American Families: A Research Guide And Historical Handbook by Joseph M. Hawes

American Families: A Research Guide And Historical Handbook

EditorJoseph M. Hawes, Elizabeth I. Nybakken

Hardcover | August 1, 1991

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This work serves as an introductory reference guide to the growing body of literature on the history of the American family. Recognizing the family unit as the institution most central to any society, the volume covers a broad range of theoretical approaches which concentrate on relationships within the family and between the family and the wider community. Essays by specialists in the field of family studies profile the family both as a unit and as a group of individuals. Methods used to examine family dynamics are described, and trends, such as the increased individuation and changing economic priorities within the family, emerge from the data presented. The contributors approach the subject from both historical and comparative perspectives. The family is first studied chronologically from colonial times to the present. Attention then turns to sociological and ethnic groups such as the immigrant working class and African American families. Introductory pieces synthesize the findings found in the essays and describe the resulting patterns. The reference work, presented in this format, makes a large body of scholarly literature on the family easily accessible to both specialists and nonspecialists in the field.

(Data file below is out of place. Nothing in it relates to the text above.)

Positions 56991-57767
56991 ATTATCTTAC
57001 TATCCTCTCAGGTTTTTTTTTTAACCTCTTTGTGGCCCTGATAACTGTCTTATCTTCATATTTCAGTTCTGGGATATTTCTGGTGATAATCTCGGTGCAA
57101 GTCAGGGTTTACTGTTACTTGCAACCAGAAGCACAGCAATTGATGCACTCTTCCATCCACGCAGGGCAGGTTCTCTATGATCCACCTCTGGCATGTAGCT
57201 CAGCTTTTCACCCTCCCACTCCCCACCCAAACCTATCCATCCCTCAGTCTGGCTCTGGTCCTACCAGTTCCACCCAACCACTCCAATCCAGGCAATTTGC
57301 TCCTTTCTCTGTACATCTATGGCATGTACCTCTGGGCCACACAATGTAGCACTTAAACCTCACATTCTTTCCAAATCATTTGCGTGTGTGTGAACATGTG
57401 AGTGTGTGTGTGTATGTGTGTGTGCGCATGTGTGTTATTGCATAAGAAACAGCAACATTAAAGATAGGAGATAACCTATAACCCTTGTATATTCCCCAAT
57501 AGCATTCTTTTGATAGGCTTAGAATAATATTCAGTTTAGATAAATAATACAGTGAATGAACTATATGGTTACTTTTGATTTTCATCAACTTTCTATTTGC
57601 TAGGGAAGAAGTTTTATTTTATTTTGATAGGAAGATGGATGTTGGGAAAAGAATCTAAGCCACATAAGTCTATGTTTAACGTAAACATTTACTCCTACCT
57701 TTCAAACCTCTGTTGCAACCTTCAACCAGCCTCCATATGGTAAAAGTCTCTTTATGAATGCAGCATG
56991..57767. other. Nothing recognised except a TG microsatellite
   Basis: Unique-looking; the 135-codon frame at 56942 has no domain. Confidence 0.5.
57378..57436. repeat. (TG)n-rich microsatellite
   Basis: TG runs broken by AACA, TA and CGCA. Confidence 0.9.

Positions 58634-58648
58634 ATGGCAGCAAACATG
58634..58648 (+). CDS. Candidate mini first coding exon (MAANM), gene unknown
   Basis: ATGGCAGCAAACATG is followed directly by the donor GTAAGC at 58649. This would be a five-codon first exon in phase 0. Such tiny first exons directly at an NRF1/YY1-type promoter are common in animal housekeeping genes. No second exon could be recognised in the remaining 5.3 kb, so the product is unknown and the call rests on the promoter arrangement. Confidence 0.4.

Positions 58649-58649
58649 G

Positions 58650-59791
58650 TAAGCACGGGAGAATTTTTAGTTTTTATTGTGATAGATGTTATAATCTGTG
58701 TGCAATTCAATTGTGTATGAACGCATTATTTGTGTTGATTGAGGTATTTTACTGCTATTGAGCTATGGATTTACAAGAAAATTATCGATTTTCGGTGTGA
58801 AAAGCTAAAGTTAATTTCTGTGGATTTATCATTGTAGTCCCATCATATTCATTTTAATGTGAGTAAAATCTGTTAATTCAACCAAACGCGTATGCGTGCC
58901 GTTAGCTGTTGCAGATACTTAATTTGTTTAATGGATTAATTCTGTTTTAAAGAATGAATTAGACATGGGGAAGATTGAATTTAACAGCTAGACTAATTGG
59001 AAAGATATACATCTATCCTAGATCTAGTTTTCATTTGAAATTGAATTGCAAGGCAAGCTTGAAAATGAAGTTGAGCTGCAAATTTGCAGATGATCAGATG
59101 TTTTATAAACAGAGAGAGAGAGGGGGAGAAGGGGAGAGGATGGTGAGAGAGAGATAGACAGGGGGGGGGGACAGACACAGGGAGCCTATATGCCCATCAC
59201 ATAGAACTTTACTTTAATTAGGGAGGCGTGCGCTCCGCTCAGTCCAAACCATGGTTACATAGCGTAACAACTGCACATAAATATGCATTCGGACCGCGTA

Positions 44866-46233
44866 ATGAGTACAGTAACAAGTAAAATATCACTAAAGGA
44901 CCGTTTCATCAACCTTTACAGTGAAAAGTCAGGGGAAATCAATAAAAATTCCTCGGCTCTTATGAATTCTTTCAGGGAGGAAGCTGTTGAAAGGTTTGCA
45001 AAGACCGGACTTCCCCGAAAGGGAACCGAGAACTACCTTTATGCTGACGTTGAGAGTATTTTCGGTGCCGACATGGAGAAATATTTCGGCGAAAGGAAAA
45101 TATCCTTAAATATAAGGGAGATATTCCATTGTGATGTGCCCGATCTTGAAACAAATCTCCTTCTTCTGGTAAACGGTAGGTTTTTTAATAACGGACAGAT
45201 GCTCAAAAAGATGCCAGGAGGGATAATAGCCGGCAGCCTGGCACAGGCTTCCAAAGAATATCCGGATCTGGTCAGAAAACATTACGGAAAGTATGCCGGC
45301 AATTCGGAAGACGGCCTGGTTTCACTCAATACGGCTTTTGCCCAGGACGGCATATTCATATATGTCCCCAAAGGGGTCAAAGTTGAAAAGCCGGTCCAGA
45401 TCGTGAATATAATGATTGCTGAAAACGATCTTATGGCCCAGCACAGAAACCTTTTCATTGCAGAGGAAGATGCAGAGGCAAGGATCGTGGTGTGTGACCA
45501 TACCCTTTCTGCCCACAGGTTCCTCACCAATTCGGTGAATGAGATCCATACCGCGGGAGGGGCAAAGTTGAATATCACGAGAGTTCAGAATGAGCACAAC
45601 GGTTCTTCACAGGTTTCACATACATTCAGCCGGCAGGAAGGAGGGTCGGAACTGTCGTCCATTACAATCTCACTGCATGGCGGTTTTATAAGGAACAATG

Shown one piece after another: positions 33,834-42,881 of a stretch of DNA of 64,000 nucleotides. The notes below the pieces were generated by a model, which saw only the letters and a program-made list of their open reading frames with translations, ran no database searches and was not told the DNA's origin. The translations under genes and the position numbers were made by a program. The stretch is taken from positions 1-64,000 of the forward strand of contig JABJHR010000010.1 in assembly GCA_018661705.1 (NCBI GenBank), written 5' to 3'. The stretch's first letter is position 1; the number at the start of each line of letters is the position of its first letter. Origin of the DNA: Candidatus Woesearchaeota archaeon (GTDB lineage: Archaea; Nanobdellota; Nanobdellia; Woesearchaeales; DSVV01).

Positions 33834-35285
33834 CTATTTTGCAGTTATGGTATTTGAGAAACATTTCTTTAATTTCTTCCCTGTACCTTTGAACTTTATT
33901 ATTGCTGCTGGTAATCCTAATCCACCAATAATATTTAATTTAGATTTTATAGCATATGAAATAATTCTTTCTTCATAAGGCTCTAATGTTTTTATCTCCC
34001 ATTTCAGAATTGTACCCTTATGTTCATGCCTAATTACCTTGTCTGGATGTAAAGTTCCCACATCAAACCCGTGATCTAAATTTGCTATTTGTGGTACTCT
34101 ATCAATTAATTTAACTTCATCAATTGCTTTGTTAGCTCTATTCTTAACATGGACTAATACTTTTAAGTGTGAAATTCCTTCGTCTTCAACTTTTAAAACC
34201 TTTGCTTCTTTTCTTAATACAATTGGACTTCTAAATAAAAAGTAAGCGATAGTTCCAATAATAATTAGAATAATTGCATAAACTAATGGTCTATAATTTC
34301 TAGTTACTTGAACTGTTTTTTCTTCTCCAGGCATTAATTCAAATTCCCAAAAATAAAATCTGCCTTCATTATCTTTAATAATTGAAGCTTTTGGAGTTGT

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Title:American Families: A Research Guide And Historical HandbookFormat:HardcoverDimensions:448 pages, 9.74 × 6.24 × 1.2 inPublished:August 1, 1991Publisher:GREENWOOD PRESS INC.

The following ISBNs are associated with this title:

ISBN - 10:0313262330

ISBN - 13:9780313262333

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?This excellent guide to the history of the American family is composed of 11 chapters written by recognized authorities in the field. The first two chapters deal with the relative recency of the history of the family as a scholarly discipline and the various methodologies for study. The next five chapters divide the subject into chronological periods, from preindustrial times to the post-WW II era. The final four chapters address the special topics of women and the family, African American families, Native American families, and immigrant working-class families. Each chapter consists of a scholarly bibliographic essay that develops the topic and is supported by a lengthy list of references from both books and articles. More than 1,000 entries are included in the selected bibliography at the end of the book. A comprehensive index by subject and author's name is also included. Recent reference works on the family have addressed sociological, psychological, or even criminological aspects; this work on the history of the family is unique and very well done. The readable essays and extensive bibliography put this title on a high priority purchase list for most four-year academic libraries.?-Choice